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Running In Locomotives – Iain’s Handy Guide

Running In Locomotives – Iain’s Handy Guide

Running In Locomotive Models

What is running in & why is it recommended?

To get the best out of a new model or one that’s been serviced it’s recommended to run the model in. In theory running in a new model or one that’s been serviced should help to give it a longer service life.  Running in is good in that it will show up any issues, or identify things that may need adjusting or a case of very slight issues. It helps bed in gears, bearings, motors etc. Running in will or should give a much smoother running model that will give many years of good service.

How to do it

You can perform running in on your layout, test track or a rolling road. If you have a layout with a continuous loop of track, you can carry out the running in on the layout itself. For end to end layouts though you’re going to either need a separate test track with a continuous loop, or a rolling road which we’ll look at shortly.

Having taken your model out the box, first check to see if there is no loose or broken parts. Also that the power pick ups are making contact with the wheels / axles. The power pick ups are usually brass/copper strips that either make contact on the back of the wheels, or in some cases on the axles or on the wheel treads.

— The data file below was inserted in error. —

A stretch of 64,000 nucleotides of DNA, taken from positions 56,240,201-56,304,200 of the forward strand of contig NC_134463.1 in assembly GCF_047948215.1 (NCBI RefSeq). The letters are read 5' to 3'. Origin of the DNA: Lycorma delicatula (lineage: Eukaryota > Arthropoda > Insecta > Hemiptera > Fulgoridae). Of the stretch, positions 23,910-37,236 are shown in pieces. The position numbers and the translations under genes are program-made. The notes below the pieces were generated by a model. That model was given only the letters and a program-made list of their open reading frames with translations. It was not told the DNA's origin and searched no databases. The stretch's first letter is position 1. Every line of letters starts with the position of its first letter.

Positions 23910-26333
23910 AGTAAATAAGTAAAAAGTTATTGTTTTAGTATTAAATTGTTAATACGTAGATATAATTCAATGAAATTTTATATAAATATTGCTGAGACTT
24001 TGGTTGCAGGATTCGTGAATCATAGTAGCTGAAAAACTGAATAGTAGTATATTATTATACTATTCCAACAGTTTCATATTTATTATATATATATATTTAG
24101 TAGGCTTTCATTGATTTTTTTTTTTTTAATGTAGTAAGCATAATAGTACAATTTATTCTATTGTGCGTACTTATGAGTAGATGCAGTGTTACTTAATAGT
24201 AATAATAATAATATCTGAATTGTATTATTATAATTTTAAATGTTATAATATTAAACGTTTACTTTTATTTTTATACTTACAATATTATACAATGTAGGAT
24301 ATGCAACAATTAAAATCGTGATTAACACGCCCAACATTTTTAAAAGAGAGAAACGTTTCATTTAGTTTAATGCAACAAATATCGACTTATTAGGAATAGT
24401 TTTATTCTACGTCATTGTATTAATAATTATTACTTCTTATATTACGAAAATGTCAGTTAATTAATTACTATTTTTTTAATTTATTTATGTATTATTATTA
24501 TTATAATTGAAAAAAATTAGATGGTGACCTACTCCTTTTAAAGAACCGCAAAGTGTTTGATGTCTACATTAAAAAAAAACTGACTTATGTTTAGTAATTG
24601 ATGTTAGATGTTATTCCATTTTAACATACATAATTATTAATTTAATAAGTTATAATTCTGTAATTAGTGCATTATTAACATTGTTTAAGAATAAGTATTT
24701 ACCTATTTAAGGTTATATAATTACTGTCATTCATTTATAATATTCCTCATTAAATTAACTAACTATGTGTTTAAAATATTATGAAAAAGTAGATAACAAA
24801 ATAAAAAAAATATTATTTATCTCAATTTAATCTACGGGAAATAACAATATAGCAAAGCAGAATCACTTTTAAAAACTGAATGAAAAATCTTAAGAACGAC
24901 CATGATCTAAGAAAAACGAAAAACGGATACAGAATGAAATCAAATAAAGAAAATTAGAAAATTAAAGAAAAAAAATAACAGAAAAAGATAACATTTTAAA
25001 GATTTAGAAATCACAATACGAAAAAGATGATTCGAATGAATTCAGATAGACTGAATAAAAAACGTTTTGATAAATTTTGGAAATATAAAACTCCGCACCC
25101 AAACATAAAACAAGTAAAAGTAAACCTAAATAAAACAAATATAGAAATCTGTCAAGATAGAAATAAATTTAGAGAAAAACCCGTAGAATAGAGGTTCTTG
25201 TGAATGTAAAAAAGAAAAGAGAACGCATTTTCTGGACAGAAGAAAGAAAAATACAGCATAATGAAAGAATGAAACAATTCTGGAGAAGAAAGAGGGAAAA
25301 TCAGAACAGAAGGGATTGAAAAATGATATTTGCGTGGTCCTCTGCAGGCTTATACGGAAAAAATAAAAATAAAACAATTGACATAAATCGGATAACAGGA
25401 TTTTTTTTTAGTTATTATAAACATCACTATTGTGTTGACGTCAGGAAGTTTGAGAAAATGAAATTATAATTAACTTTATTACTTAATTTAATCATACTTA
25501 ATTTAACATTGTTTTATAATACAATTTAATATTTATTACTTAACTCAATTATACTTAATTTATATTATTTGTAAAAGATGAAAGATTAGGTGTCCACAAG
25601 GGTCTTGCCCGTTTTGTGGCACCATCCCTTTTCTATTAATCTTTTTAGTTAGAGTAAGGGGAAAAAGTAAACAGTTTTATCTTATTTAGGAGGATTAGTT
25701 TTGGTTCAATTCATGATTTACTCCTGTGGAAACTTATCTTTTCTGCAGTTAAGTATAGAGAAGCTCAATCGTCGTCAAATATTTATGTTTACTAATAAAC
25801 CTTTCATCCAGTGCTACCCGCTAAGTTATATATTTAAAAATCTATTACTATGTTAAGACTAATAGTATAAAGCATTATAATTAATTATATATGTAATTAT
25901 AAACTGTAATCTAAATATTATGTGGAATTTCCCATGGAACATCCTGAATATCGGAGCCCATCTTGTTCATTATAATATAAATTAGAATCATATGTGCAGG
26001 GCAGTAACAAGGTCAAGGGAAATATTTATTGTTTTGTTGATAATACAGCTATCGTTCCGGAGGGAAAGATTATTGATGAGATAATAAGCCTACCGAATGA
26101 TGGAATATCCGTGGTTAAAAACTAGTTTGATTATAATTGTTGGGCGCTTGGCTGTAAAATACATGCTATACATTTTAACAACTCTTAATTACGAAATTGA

Having then placed the locomotive model on the track it’s time to start running in. It’s recommend to run in a model for at least an hour with the loco not hauling anything. Run the model at a slow to medium speed on the controller during the running in period with 30 minutes in each direction. I usually run for a couple of minutes in one direction, then change & run in the other direction for a couple of minutes. This i do throughout the one hour running in period. This i will add is performed on a continuous oval of track, in which i take the loco off, turn it round, & replace back on the track at around 30 minutes into the running in session.

Whilst running in the model check for any issues, like jerky or rough running, unusual noises, nothing fouling the wheels, derailments etc. Any unusual noises could indicate things like dry bearings, slipping drive cogs / drive shafts etc. Derailments could be an issue caused by the wheel back to back measurements being out. This can be quickly resolved in most cases with the use of a Back To Back Wheel Gauge. The other beauty of the rolling road is that running a model with the body removed, you can inspect all moving parts at close quarters without chasing it around the layout.

If you haven’t got a continuous run of track you can either use a simple straight section of track or a rolling road. For the straight section of track you could use the Gaugemaster SS-1 Super Shuttle Unit. This allows shuttling of the loco up & down a straight section of track, ideal for automatic running in of a loco. Another item is the rolling road which we’ll take a look at now.

Rolling Road

There are various rolling roads on the market with some now out of production but can still be obtained second hand.  We’ll take a look at some now, first up is one from Hornby.

Hornby’s R8211 rolling road now out of production but can be still found second hand. Primarily designed for use with Hornby’s Live Steam System, works well with steam locos that are both tender / loco driven. Also works well with single bogie powered diesel / electric / DMU /EMU models. Hornby also offered additional set of rollers R8212.

The Hornby R8211 Rolling Road out the box. The rolling road will work with both DCC & traditional contorllers.